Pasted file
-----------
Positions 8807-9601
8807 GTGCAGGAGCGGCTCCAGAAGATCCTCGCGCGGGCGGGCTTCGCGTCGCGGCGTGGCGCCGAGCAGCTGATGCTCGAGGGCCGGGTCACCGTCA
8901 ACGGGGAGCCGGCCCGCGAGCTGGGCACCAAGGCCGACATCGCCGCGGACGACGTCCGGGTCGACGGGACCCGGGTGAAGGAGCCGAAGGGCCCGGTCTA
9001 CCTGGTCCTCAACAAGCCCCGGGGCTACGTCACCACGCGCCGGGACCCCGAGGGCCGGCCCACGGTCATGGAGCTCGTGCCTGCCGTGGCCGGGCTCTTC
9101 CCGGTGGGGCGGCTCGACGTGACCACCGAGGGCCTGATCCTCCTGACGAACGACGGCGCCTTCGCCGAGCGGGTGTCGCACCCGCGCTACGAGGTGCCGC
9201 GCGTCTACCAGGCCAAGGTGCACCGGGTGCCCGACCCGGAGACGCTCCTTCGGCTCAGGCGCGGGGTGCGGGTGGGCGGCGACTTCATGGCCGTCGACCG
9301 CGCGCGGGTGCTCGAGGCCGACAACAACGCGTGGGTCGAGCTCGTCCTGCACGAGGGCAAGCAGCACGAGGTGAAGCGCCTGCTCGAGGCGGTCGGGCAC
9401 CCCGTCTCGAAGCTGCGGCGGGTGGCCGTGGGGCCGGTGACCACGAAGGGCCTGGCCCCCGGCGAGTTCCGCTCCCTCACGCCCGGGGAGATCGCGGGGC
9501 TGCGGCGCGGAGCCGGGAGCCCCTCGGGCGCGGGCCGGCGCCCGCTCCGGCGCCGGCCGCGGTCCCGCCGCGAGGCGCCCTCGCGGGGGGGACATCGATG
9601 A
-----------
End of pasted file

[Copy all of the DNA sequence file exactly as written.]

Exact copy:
Positions 8807-9601
8807 GTGCAGGAGCGGCTCCAGAAGATCCTCGCGCGGGCGGGCTTCGCGTCGCGGCGTGGCGCCGAGCAGCTGATGCTCGAGGGCCGGGTCACCGTCA
8901 ACGGGGAGCCGGCCCGCGAGCTGGGCACCAAGGCCGACATCGCCGCGGACGACGTCCGGGTCGACGGGACCCGGGTGAAGGAGCCGAAGGGCCCGGTCTA
9001 CCTGGTCCTCAACAAGCCCCGGGGCTACGTCACCACGCGCCGGGACCCCGAGGGCCGGCCCACGGTCATGGAGCTCGTGCCTGCCGTGGCCGGGCTCTTC
9101 CCGGTGGGGCGGCTCGACGTGACCACCGAGGGCCTGATCCTCCTGACGAACGACGGCGCCTTCGCCGAGCGGGTGTCGCACCCGCGCTACGAGGTGCCGC
9201 GCGTCTACCAGGCCAAGGTGCACCGGGTGCCCGACCCGGAGACGCTCCTTCGGCTCAGGCGCGGGGTGCGGGTGGGCGGCGACTTCATGGCCGTCGACCG
9301 CGCGCGGGTGCTCGAGGCCGACAACAACGCGTGGGTCGAGCTCGTCCTGCACGAGGGCAAGCAGCACGAGGTGAAGCGCCTGCTCGAGGCGGTCGGGCAC
9401 CCCGTCTCGAAGCTGCGGCGGGTGGCCGTGGGGCCGGTGACCACGAAGGGCCTGGCCCCCGGCGAGTTCCGCTCCCTCACGCCCGGGGAGATCGCGGGGC
9501 TGCGGCGCGGAGCCGGGAGCCCCTCGGGCGCGGGCCGGCGCCCGCTCCGGCGCCGGCCGCGGTCCCGCCGCGAGGCGCCCTCGCGGGGGGGACATCGATG
9601 A